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amestaper
01-02-2009, 04:32 PM
How much detail, if any, do you go into when giving either an estimate or quote to a domestic customer?
Do you give a breakdown in materials, how much the labour costs and hourly rates, do you agree a price over a handshake, think of a number double it and write it on a business card, scribble it on a notepad or measure precisely and submit a detailed estimate?
From personal experience I have found that if you give too much information about your estimate to a client, they will use this to shop around for a better price. Anyone else have similar experiences?

admin
01-07-2009, 05:17 PM
That last paragraph made a good point. This post never got a reply, and that's why it's bumped back from the archives.:)

TonyM
01-07-2009, 06:09 PM
Firstly I ask them if they know how many square metres of board there is to tape and what type of house it is. Are there any canopy ceilings or higher than normal bits. If they do, then I multiply it by a rate, add a bit for beads and there's my price. If they say it's a 4 bed house, I say the average 4 bed house is 500 m2 and that'll be x amount. I say that if there's more metres, its going to be a bit more. I'll give them a bang on accurate price if they want it, but if that means going there and measuring up beforehand, that time goes on the quote. I don't let people waste my time. Generally on new build stuff, I don't need to see it before I start.

amestaper
01-07-2009, 07:49 PM
This post must have been buried several pages down? Now I remember sending this after being asked to quote in detail for a house extension and the home owner attempted to haggle a lower price with different permatations.

Such as;
they supplied the materials themselves :lmao:
they fixed the plasterboard themselves :suicide:
suggested I tape the job in 2 quick coats, rather than 3 :sneaky:
what our hourly rate and square metre price was.

Strange times we're living in when someone else goes around with a tape measure after youve left and calls to let you know your measures a few mm out. Sometimes I feel you're better just getting straight to the point and asking "How low do I need to quote to get this job, and I'll tell you in 10 seconds whether or not I can match the price that Marek Underkunttz has given you!!!"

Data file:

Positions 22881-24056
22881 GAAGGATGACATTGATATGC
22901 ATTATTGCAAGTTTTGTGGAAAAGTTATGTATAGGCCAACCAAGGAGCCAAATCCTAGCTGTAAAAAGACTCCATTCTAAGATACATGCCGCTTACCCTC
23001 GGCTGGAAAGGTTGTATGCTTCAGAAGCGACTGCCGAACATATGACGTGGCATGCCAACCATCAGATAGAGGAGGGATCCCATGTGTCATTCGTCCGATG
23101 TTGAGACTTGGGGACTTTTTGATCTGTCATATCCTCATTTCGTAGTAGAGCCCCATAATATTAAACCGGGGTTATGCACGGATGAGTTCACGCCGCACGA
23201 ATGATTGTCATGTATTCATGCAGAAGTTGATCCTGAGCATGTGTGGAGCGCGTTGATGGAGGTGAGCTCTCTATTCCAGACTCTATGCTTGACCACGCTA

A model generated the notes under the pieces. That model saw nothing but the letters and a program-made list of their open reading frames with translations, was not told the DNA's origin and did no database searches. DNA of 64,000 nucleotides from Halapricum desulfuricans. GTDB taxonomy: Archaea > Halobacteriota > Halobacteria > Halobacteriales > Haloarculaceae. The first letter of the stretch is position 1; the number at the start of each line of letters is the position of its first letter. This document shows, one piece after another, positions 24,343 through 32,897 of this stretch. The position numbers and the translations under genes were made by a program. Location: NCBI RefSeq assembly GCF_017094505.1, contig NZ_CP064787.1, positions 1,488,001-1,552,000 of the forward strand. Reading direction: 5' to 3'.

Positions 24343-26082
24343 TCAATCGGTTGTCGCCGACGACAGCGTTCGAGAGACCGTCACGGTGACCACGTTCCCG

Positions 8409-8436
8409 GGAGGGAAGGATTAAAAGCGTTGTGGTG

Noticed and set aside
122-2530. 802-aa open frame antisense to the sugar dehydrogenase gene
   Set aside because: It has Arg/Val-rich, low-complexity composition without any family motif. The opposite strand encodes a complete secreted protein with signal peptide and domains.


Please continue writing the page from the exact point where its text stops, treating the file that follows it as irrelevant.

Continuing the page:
In the end up I lost around 3 hours pricing a job I never had a hope in hell of getting. Like Tony I dont have this timewasting hassle on new build. Haste ye back boom times!:glare:

Getting back to why I posted in the first place. I avoid a detailed estimate, and if possible, try to give a fixed price instead.

Lightrock
01-07-2009, 08:21 PM
For small basements, which is the majority of my work this year, I walk down the stairs and add hundreds of dollars until I reach a total which makes me feel good about the job, usually about 1200 - 1800. if i worked that out to hours it would be expensive... about 80/hr. A few years ago Financial Planner whose office I did for told me: "I took your 40$/hr because I trust you, and this $280 is a fair price, but usually a business person would rather hear 400$ than 40/hr and not know the total" I have taken that to heart.
for contractors I get repeat work from, I have a sliding scale. For each corner bead profile 1.50/' square, 2.50/' for bull-nose and a board price by ceiling height, so a room with an 8' ceiling is 35 cents/ft, a 9 foot ceiling is 40 cents/ft and 10'... goes up from there.

so my repeat contractors get a pretty detailed quote, casual jobs get a flat rate, and a discount later if I inconvenienced them some how.

amestaper
01-07-2009, 08:34 PM
10.76 sq ft = 1 sq metre. I had to work that one out LOL.

Lightrock
02-07-2009, 03:04 AM
yeah.. it's a weird country. we adopted the metric system in .. 80? 81? but we still think of mileage for cars in miles per gallon, our height in feet and inches, and all building materials are based on 4x 8 foot sheets and square foot measurements.. which we faithfully transfer to Mils:
"ceiling height is 1200 mils".
"What?"
"um.. about 10 feet I think"